They wipe their brows and exhale thinking, “Whew! We got some money in. Now, let’s get working on the next transaction/solicitation request!”
I don’t blame the fundraisers.
There are plenty of reasons why all this isn’t their fault. In order to raise major gifts, one must relate with wealthy people. And, in order to do that, you’ve got to set up meetings with them. But that’s no easy chore and most organizations hardly support their staff’s efforts to land appointments.
Meanwhile, the best face-to-face fundraisers aren’t very good at the role of appointment-setter because they detest the tedious and time-consuming nature of the appointment-setting process. Of course, that makes sense since the work isn’t very fun, especially when compared with conducting meetings. I ‘get’ it. Great fundraisers are like rock stars. They prefer to make their audiences feel good. They abhor the other stuff such as carrying gear to gigs, setting up the stage, and collecting tickets.
There are other things that get in the way. For instance, prospect researchers only identify prospects. They rarely (if ever) qualify them and prioritize them in caseloads. Then the gift officers reach out to them (and remember they hate this part of the job) only to get rejected. Ouch!
Then, leadership doesn’t see results fast enough and they become impatient. So what do they do? They demand another transactional marketing effort, right away!
You can break the cycle.
Here are three simple steps you and your leadership can take to break the addiction, unleash massive giving, and make all of your supporters happier.
1. Start with the end in mind.
Leaders need to accept the fact that the sole purpose for the existence of their transactional programs is to onramp, qualify and prioritize potential major and legacy donors so proper relationships can be built over time. That’s it!
All that spamming, junk mailing, interrupting and annoying should be done (if it’s done at all) with the understanding that it’s a means to an end. It should be done so you can determine who might want a more meaningful relationship with your cause.
Are you getting the point? The purpose of low-dollar, transactional fundraising is really to get people into your ‘funnel’ so you can build trust and learn how you should add value to each potential major donor’s life. In other words, transactional fundraising should only exist to help you initiate the migration process to more impactful giving. It should be used wisely to begin the relationships, not become the entirety of them.
With this end in mind, direct response teams or vendors should be rewarded for every donor they help migrate to major giving ranks. They should never fear losing donors to the major gifts team.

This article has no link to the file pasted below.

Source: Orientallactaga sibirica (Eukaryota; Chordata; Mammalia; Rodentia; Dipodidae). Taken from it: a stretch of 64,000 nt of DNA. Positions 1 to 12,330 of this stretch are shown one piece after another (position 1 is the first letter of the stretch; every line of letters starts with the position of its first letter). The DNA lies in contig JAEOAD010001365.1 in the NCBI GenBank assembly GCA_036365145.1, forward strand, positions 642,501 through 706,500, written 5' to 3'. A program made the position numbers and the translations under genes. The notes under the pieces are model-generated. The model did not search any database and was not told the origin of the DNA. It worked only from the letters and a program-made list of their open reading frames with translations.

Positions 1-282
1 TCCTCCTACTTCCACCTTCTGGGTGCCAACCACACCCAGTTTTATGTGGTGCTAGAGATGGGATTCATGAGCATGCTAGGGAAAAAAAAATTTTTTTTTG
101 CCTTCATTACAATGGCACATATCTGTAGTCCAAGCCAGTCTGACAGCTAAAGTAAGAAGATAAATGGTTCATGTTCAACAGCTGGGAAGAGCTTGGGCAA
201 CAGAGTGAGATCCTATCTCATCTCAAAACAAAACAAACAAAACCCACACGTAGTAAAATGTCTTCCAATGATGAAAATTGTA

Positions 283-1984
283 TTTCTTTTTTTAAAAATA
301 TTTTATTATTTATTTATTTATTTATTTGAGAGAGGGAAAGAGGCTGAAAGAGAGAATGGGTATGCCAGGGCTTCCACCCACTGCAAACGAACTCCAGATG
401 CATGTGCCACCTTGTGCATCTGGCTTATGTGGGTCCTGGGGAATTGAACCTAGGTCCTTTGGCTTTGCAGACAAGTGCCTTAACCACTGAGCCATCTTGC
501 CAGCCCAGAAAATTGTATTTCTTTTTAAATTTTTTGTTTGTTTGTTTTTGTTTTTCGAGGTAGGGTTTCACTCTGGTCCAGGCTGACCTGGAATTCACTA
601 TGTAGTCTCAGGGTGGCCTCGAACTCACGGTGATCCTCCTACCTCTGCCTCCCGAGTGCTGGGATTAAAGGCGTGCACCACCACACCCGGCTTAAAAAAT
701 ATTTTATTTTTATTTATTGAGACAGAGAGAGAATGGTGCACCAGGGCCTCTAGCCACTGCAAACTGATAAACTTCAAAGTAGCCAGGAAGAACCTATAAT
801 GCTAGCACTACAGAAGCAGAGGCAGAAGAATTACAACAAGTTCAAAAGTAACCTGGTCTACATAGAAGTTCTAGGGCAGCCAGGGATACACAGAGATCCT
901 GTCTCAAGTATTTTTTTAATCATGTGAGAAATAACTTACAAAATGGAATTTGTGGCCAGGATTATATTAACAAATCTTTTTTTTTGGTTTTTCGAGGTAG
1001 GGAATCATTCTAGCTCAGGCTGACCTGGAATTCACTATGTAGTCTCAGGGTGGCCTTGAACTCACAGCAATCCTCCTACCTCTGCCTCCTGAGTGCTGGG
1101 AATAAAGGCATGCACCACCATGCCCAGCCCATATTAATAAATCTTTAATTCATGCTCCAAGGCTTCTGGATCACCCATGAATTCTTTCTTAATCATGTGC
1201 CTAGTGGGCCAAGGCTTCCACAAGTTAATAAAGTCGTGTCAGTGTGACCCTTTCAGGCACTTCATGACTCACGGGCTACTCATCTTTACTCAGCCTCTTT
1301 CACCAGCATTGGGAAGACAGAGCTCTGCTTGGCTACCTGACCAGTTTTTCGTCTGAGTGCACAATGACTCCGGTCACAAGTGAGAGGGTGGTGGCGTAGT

In fact, they should think of these new donors, attendees, subscribers, etc. as leads! Leads that need to be qualified and prioritized for major gift or legacy gift marketing (of fundraiser caseloads).
2. Search for the 80/20.
Once the entire organization buys-in to this kind of migration-minded approach, everyone will need to become hyper-focused on donor passion and capacity. It will become evident that only a small number of supporters truly have the right level of passion and capacity to inspire their desire to make massive impact. And, even fewer will want to have a deeper relationship with you, your staff and your mission at any given time. Therefore, your job is to find out who those people with passion and capacity are, why they care, how they’d like to give, how they want to be treated, and when.
3. Give them what they deserve.
Now, if you’ve started with the end in mind and focused on the 20 not the 80, you’ve got to learn how to give.
Fundraising is not about asking. Whoever said that the number one reason why people give is because they were asked is full of crap! The number one reason they give is because it feels good. Asking is actually a very small part of the consideration process.
Can you imagine saying the number one reason why people get married is because they were asked? Sounds stupid in that setting right? Well that’s because it’s a stupid idea in any setting. The next time you hear someone say that idiom, tell them I said they were idiotic.
People give because they want to find meaning in their lives. Your job is to help them. That requires giving to them in ways that align with their passions, needs, interests, and desires. And you can only discover if you have built a trustworthy relationship.
But that will never happen with a transactional mindset.
So recognize that your transactional communications should only be used to onramp new donors. Focus more on the 80-20. And, finally, adopt a giving mindset. Then you’ll change the lives of your donors forever as you shore up your organization’s future so it can continue making an impact for generations to come.